Close the Gap Idaho Statement Urging
Action for 78,000 in the Gap in 2017

Members of Close the Gap Idaho called on Governor Otter and the Idaho Legislature to work promptly toward securing access to affordable health coverage for Idahoans while positioning our state for federal healthcare reform expected from Congress.

The Idaho Legislature convenes at the same time the new U.S. Congress is taking steps to repeal the Affordable Care Act (ACA) and as leaders in Congress, such as Speaker Paul Ryan and Rep. Tom Price, the nominee to be the next secretary of the U.S. Department of Health and Human Services, are considering reforms to Medicare and Medicaid.

Members of the coalition, made up of healthcare policy experts, nonprofit leaders, healthcare providers and other supporters, spoke at a media briefing following Governor Otter’s 2017 State of the State address. Local leaders highlighted expected shifts in the healthcare landscape that could leave Idaho at a disadvantage compared to other states and stressed that 78,000 Idahoans still lack affordable coverage.

“The fact is that doing nothing in 2017 and waiting to see what comes out of Congress is not fiscally responsible,” said Luke Cavener, Idaho Director of the American Cancer Society, Cancer Action Network (ACSCAN). "The different Medicaid funding mechanisms being discussed in Washington, DC would gradually shift the cost of healthcare to the states. That will mean more stress on our state budget and less capacity to fund other priorities, such as schools. If Idaho is at the back of the line for financial support because we sat on the sidelines today, it will mean even more harmful fiscal impacts for our state,” Cavener concluded.

Several states are acting preemptively to protect or increase access to health coverage for low-income populations. Republican governors in Ohio, Michigan and Arkansas have urged Congress to continue funding healthcare for their low-income expansion populations at the enhanced state/federal Medicaid match rates originally outlined in the ACA; match rates that are more generous than Idaho’s current rate in which the state pays about 30 percent of costs and the federal government funds 70 percent.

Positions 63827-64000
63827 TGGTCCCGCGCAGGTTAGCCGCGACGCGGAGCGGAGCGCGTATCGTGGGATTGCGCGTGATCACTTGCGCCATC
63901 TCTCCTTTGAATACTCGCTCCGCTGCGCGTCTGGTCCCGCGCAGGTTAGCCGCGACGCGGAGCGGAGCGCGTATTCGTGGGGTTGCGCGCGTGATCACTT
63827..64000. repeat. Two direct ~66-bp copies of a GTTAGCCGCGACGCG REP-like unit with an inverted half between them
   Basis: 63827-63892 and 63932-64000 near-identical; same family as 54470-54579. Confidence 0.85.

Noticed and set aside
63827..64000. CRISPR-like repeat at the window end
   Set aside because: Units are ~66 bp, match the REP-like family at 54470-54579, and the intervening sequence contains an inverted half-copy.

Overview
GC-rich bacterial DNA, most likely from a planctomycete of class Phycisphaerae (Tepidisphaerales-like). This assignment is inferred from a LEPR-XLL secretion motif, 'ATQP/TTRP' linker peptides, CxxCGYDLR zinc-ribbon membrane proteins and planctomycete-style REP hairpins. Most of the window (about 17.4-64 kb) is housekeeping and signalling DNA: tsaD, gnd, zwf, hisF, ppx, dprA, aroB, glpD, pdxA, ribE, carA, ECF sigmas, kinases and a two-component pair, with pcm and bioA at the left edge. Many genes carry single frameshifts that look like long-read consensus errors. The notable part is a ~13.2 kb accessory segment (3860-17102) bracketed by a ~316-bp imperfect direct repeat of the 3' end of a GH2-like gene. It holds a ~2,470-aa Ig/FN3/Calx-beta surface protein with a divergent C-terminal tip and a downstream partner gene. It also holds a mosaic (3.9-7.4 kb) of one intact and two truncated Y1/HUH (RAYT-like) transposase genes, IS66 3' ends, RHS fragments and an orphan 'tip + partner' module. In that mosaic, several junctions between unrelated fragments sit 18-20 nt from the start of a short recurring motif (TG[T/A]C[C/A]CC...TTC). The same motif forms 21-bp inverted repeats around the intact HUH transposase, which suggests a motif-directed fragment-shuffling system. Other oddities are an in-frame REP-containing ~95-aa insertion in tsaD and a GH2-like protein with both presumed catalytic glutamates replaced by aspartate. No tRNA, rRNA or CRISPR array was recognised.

“Now is not the time to pause and wait to see what happens. Now is the time for the Idaho Legislature to take action to provide healthcare coverage to hardworking Idahoans who are uninsured,” said Tim Heinze, CEO of Valley Family Health Care, a community health center with medical clinics in Payette, Emmett, New Plymouth, Ontario, Vale and Nyssa. “Federal healthcare reform is coming. If Idaho continues to opt out, we may find ourselves left out. Action now can position Idaho to be in alignment with federal reforms and our state can help uninsured Idahoans access life-saving healthcare, including behavioral healthcare,” Heinze concluded.

“Thousands of hardworking Idaho families are in the perilous situation of not being able to afford the healthcare they need. It is more urgent than ever that we close the coverage gap because the consequence of missing this opportunity could be putting the health care needs of Idahoans behind those of the 32 states who have already acted,” said Lauren Necochea, Director of Idaho Voices for Children.